Fathers’ involvement in their children’s education is consistently shown to result in better educational outcomes for young people, as well as leading to more positive attitudes, greater enjoyment, better behaviour and – critically – a reduced risk of exclusion (Women doing more home schooling during lockdown than men, 19 February). This applies to primary and secondary education, and relates to the involvement of non-resident fathers as well as fathers in two-parent families. Men clearly need to step up to the mark. But there is also a need for employers to recognise this crucial role and allow time off for fathers – as well as mothers – to play their part and to attend school meetings and consultations.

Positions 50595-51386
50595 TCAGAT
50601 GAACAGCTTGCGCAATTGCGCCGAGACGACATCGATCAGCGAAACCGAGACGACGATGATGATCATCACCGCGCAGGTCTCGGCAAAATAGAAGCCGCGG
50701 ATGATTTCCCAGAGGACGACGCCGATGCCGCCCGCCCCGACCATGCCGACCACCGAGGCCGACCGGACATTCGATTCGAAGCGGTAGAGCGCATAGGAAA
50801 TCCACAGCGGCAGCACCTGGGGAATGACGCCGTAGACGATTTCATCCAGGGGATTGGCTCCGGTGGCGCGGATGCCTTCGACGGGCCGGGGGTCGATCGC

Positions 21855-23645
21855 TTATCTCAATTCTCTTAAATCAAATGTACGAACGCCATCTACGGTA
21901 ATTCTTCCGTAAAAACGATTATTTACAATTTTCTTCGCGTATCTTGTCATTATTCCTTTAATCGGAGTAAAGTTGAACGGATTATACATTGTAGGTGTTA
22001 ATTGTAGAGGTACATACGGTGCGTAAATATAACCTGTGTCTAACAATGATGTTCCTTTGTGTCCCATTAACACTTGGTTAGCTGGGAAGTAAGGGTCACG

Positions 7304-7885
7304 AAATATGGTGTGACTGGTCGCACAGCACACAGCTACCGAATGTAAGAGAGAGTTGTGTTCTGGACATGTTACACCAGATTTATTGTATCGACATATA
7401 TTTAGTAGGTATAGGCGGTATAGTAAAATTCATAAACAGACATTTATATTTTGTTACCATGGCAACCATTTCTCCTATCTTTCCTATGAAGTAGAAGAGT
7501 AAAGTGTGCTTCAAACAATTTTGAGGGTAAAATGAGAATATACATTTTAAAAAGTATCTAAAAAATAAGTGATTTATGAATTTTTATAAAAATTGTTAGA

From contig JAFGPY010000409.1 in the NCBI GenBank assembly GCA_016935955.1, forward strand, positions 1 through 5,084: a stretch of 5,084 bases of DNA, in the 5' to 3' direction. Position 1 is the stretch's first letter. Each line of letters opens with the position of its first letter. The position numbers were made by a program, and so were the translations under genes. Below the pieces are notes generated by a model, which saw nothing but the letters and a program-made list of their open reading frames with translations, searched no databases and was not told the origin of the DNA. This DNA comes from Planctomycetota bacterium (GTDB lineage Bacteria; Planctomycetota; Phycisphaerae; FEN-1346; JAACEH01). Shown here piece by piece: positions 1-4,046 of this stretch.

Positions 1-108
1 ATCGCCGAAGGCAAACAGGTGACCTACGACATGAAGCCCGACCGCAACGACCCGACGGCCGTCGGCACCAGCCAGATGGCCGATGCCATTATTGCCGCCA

A cultural change is needed in the UK to acknowledge the all-important role that both parents play in nurturing the next generation, and to give them the necessary support in fulfilling it. As the pandemic has clearly shown, schools cannot educate children on their own.
Alternatives in Education
- Brown v. Board of Education ruling: What to know – Fox News
- L.A. County moving forward with plans to vaccinate education sector – KTLA Los Angeles
- Education groups rip Gunn’s massive tax proposal – Mississippi Today
- Education shoutouts – Salisbury Post – Salisbury Post
- Barnes & Noble Education Unveils COLLEGE 2030, A New Report Offering an Exclusive Outlook Into the Future of Higher Education – Odessa American
- 7 times more poverty for early education teachers than K-8 – EdNC
- Florida lawmakers look at ‘education savings accounts’ – WJXT News4JAX
- Loyola graduate student receives Maryland State Education Association’s Minority Recognition Award – Newsroom – Loyola News
- NEC Expands Doctorate of Education Options to Meet Demand – NEC News & Events